The criminals behind the scam have been targeting older people, with one losing in excess of £6,000 last week
The warning comes after a rise in ‘phishing’ scams, in which people are targeted via phone call, text or on social media platforms like WhatsApp in which criminals pretend to be friends or family members of their intended target.
Scammers then ask for money from the victim for various reasons, like for help with an unpaid bill, or claim they are stuck abroad.
Numerous instances of phishing messages have been reported all over Northern Ireland throughout the pandemic.
The PSNI have now said victims have lost over £65,000 in the scam, with older people being particularly vulnerable.
The scam has been reported 110 times to police.
Superintendent Gerard Pollock of the PSNI’s ScamwiseNI Partnership, who described the scam as “despicable”, said: "In each case, a person purporting to be a family member, often a daughter or son, asks for money.
"Typically, the 'child' is short of money or late paying bills, and asks the recipient to transfer money into an account.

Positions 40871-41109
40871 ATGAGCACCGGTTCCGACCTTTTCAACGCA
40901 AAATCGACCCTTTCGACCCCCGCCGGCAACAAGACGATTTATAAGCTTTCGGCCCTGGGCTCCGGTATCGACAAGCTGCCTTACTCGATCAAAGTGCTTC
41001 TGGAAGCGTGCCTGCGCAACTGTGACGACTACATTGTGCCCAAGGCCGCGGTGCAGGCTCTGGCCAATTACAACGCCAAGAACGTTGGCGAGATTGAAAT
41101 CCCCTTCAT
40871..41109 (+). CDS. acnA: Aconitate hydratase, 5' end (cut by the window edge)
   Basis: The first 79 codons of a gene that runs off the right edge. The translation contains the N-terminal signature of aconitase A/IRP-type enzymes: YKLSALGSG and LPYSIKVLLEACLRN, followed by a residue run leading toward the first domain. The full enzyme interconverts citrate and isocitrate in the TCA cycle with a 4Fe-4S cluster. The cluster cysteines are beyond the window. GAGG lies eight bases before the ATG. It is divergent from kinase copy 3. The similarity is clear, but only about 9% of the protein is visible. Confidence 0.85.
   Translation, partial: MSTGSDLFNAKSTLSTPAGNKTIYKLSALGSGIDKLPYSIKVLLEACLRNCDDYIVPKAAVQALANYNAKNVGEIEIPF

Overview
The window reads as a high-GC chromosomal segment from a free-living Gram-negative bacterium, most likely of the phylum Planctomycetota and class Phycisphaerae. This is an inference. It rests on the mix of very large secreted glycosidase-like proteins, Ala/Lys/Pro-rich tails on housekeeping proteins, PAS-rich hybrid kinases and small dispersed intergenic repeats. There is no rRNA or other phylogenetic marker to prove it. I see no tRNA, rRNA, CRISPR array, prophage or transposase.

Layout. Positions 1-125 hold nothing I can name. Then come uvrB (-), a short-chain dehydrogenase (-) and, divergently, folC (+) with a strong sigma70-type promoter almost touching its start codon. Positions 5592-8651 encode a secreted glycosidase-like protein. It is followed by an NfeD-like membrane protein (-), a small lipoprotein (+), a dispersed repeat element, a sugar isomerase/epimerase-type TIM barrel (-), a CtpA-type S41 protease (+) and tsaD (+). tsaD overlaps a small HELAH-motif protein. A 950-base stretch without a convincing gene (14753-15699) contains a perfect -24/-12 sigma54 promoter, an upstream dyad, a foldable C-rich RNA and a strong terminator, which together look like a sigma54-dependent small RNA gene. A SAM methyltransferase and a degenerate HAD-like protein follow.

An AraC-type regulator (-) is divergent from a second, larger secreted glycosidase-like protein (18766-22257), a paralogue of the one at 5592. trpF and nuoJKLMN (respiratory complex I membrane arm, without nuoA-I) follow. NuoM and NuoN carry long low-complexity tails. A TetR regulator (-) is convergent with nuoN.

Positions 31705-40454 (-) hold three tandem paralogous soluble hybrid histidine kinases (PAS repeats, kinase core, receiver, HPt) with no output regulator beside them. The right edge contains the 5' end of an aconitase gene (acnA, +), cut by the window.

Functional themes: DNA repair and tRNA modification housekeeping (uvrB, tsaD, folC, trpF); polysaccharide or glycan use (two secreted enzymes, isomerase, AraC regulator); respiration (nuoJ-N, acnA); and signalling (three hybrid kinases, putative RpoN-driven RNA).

"This is backed by a story that he or she has recently changed their phone or phone number."
He added: "Just last week, one victim lost £6,000 after receiving one of these messages.
"We've seen victims from Northern Ireland lose in excess of £65,000 to this scam.
"The amounts of money vary from victim to victim.
"In some cases that has been as low as £20, all the way up to £15,000."
He also advised those who feel any message they have received is suspicious: "Don't get into a text or WhatsApp conversation with scammers. Spot it. Stop it."
He said those who feel unsure about an email they have received to report it to firstname.lastname@example.org and those who have received suspicious text messages to report them to 7726. The police can also be contacted on their non-emergency number, 101.